On an overcast Friday afternoon, a tiny bird lost its way and found itself inside what is currently storage space next door to Local Press + Brew in Oak Cliff.
"Oh, a little birdy came in," Ben Johnson says, losing his train of thought. "Looks like a fledgling just learning to fly." Johnson, a tall, soft-spoken 40-something who in a former life was a police officer in Garland, tries to continue his conversation, but he can't help but watch the bird as it struggles to find its way back out. When it hits a window and falls to the floor, he jumps to his feet and gently picks it up, cradling the tiny creature in his hands.
"Hi, little guy," he says, his voice an octave higher. "Wanna meet him?" he asks, reaching out his arms. I eye the bird for a second before he takes it outside and opens his hands, watching for a moment as the bird flies off into the Oak Cliff sky.
Johnson wants to do good by Oak Cliff. In 2015, seeking to create a community space in the neighborhood, he and his wife and business partner, Tiffany Johnson, opened Local Press + Brew, a combination juice bar and coffee shop on Beckley Avenue. With six kids at home – one of whom is just over a month old – the Johnsons have a lot on their plate. But their plate is about to get much bigger, as they prepare to open two more businesses: Local Moto, a combination coffee shop, beer bar and vintage motorcycle repair shop in the same building as the cafe, and a second location of Local Press + Brew, slated to open this summer on Houston Street, right at the mouth of the Katy Trail. They're also expanding distribution of their cold-pressed juices, which are already available at several coffee shops around the city.
Ben and Tiffany Johnson aren't much like other Dallas restaurant owners. In fact, neither even worked in the restaurant industry before opening Local Press; he worked in law enforcement, and she is a photo producer. There were no developers, no shadowy team of investors, no goals for expansion; using their own money, they opened a business that embodies all of their biggest loves.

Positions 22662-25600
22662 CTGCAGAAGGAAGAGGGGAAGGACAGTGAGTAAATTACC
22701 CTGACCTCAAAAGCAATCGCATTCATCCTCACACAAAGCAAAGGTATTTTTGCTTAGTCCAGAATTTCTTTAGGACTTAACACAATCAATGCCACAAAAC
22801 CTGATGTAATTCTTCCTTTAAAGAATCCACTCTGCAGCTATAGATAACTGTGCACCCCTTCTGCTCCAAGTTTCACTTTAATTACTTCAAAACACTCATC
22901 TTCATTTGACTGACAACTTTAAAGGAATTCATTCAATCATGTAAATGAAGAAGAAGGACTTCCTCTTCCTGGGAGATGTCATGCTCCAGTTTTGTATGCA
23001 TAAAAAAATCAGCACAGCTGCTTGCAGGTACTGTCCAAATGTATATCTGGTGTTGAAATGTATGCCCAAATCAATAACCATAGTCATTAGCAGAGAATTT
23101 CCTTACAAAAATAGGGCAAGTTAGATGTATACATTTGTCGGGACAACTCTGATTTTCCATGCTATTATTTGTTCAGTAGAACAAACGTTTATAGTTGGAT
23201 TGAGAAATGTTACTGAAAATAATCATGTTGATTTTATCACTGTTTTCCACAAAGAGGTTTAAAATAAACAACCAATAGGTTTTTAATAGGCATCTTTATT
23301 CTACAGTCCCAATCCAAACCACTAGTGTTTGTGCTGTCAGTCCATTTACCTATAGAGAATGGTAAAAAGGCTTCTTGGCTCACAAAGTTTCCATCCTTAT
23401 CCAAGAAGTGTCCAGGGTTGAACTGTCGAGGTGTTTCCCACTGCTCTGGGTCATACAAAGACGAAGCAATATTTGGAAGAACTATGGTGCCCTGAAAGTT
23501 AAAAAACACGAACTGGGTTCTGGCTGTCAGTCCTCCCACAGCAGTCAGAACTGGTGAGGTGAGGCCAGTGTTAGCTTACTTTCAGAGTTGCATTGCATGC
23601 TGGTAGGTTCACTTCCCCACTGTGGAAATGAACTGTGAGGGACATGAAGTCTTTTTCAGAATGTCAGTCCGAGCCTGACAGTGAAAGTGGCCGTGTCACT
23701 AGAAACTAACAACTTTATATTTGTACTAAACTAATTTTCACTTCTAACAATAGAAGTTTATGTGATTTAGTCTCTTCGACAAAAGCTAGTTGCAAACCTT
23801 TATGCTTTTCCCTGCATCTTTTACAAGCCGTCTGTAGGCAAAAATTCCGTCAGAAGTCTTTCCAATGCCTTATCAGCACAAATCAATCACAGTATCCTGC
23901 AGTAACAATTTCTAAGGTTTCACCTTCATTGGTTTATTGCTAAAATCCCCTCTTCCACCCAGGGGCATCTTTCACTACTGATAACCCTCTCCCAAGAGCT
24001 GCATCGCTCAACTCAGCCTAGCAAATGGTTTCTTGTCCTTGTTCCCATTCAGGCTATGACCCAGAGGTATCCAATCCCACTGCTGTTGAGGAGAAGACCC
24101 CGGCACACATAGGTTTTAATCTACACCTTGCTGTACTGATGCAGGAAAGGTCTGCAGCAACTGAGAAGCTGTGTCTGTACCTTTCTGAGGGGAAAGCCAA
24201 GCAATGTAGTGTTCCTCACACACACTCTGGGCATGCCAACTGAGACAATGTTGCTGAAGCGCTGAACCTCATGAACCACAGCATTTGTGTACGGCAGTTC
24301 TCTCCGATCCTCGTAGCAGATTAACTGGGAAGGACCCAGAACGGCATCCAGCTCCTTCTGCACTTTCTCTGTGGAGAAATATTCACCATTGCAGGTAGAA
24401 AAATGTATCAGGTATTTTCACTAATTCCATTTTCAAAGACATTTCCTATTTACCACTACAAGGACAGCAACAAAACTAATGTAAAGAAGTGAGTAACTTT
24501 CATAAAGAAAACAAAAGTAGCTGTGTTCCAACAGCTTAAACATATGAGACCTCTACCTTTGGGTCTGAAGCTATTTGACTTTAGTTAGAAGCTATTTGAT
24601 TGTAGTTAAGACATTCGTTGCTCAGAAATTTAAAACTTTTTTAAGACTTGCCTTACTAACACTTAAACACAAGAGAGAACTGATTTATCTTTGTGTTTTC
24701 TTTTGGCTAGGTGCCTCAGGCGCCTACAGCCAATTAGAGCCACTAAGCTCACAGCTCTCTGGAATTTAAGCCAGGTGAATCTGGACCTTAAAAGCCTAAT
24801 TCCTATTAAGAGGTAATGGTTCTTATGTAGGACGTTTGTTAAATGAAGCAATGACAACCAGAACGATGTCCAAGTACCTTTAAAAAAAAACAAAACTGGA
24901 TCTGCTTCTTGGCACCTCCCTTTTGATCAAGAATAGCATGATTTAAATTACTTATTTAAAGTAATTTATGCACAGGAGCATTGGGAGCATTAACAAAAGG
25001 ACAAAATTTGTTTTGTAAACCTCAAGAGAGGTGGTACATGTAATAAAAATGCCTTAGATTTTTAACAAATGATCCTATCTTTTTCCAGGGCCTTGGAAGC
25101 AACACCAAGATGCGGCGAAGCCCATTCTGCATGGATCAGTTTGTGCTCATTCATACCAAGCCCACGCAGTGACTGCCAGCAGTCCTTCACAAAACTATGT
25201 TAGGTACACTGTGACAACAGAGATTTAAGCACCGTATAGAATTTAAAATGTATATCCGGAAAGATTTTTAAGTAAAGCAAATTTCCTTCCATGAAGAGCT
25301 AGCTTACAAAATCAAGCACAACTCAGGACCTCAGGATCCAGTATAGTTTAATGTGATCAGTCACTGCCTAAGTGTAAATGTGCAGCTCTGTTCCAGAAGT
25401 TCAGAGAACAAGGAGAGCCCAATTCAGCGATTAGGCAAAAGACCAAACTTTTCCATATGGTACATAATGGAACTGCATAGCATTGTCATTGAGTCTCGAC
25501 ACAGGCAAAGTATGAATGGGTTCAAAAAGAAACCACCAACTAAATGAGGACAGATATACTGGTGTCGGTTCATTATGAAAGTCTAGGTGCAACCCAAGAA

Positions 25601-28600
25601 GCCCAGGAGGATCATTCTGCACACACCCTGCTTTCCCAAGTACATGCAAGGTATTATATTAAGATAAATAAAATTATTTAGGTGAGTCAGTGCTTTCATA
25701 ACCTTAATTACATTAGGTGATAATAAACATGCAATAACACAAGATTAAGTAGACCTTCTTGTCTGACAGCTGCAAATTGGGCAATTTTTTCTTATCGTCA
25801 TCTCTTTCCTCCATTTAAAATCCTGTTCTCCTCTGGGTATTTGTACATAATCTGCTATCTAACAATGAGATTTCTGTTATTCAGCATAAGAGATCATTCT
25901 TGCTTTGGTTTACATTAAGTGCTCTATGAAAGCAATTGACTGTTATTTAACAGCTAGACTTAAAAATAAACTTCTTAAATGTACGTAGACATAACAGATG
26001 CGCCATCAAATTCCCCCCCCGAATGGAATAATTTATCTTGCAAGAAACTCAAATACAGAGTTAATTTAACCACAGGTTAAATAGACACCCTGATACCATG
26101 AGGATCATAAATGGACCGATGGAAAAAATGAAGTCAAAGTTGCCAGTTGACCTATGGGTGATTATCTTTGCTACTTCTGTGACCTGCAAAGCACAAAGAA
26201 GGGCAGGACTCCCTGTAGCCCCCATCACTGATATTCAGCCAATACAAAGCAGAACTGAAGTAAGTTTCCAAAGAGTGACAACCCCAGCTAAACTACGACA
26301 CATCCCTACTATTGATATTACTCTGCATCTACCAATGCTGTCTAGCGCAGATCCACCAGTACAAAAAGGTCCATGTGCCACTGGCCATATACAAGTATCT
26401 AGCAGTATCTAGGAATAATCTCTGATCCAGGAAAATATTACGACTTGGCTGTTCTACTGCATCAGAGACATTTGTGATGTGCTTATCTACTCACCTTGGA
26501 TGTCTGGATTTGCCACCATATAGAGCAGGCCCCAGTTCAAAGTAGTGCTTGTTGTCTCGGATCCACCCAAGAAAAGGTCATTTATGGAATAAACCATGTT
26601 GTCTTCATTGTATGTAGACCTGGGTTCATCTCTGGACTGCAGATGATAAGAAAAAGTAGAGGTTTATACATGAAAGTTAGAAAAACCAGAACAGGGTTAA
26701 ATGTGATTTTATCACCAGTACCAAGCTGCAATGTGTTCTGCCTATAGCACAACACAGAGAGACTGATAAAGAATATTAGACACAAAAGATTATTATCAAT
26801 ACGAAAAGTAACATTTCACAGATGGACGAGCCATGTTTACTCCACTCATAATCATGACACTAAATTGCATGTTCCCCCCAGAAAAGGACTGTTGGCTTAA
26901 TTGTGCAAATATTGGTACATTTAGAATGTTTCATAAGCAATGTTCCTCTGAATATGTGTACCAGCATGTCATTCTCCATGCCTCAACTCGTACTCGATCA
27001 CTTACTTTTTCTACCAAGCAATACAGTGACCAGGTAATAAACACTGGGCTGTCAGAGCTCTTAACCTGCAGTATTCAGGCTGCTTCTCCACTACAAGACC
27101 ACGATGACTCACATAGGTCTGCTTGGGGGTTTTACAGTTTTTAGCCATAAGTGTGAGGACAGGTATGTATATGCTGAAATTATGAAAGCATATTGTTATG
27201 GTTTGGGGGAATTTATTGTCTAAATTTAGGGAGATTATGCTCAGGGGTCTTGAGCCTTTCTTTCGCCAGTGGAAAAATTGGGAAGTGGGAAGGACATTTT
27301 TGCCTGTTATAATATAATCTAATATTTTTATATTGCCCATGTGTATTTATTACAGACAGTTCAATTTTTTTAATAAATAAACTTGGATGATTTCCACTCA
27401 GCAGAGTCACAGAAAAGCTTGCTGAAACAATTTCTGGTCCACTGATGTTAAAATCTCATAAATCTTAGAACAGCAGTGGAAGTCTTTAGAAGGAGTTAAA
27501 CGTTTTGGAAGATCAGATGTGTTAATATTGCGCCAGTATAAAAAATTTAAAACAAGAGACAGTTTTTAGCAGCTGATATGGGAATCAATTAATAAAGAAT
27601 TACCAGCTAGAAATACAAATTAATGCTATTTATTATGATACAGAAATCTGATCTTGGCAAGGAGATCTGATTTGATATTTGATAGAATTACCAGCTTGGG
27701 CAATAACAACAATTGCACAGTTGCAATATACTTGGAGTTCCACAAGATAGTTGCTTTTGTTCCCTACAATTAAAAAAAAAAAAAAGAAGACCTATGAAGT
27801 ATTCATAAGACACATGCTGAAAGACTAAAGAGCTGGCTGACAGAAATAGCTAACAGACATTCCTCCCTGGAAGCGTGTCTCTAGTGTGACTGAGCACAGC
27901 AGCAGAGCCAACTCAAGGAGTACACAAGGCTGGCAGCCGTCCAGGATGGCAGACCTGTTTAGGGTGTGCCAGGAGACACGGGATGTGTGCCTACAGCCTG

Tiffany's eye for light and design was integral in creating the cafe's cheerful modern interior, leading Local Press to become one of the most-Instagrammed cafes in Dallas. And soon, Ben's biggest hobby will become part of the Local business model. Next door, in the space that used to be Urban Acres, the Johnsons are preparing to open Local Moto, a vintage motorcycle repair shop that will serve as an extension of Local Press. Local Moto will sell motorcycle accessories, coffee and local beer, along with what Ben calls "grandpa beers," no-nonsense brews like Schlitz and Old Milwaukee.
"The combination of the two concepts, the way in which we do business, is pretty much an extension of our marriage and our life," Ben says.
They source locally for almost everything in the cafe: coffee from Oak Cliff and Noble Coyote coffee roasters, milk from Mill-King dairy outside Waco. Their teas are made by Zakti, another Oak Cliff company, and the bread for their famous toasts are made by D's Sourdough, which sells at the Dallas Farmer's Market. The pastries come from Haute Sweets and Bisous Bisous, Glazed supplies the weekend doughnuts and even the space itself has local touches. Dallas artist Will Heron created the mural out front, and the wall of succulents on the patio is lovingly cared for by Nicole Harris, a Dallasite who does home and garden design. On the carefully curated shelves inside the shop, the Johnsons sell locally made goods, some of which are made by former Local Press baristas who grew their business while working at the coffee shop.
"We feel like, from the very beginning, we've always kind of grown with these companies that are just like us," Ben says. "Small business should be connected in that way."
And they're growing, too. Local Moto is slated to open in June, and this summer, they'll open Local Press + Brew's second location in a high-rise apartment complex. The new cafe will be double the size of the flagship location and will entice Katy Trail-goers with coffee and fresh juice.
The Johnsons are also planning to open both an office and warehouse space in Oak Cliff, Ben says, and they're expanding wholesale distribution of their juices.
From the start, Local Press has tapped into the here and the now: Their matcha tea was a favorite among regulars long before matcha became the newest "it" drink, and they entered the health food market before it had swept so fervently across Dallas. Even their decor – the succulents, the white walls and ample light, the industrial touches and open-air vibe – feels fresh and current.
"We’re not trying to look for what is trendy in the moment," Ben says. "We didn’t create Local to run it for two years and sell it."
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Neither Ben nor Tiffany saw themselves as restaurateurs, but life is funny that way.
"When I retired from law enforcement, Tiffany and I just wanted to do something that involved the local community, involved connecting with small business and basically ... a place for the neighborhood to gather," Ben says. "An outlet for our creativity."
In the process, they tapped into something the Dallas market was thirsty for: healthy fare and local products in a beautiful space. In mining their own personalities for Local Press, they also tapped into something the Dallas food scene is often lacking: authenticity.
Local Press + Brew, 1605 N. Beckley Ave.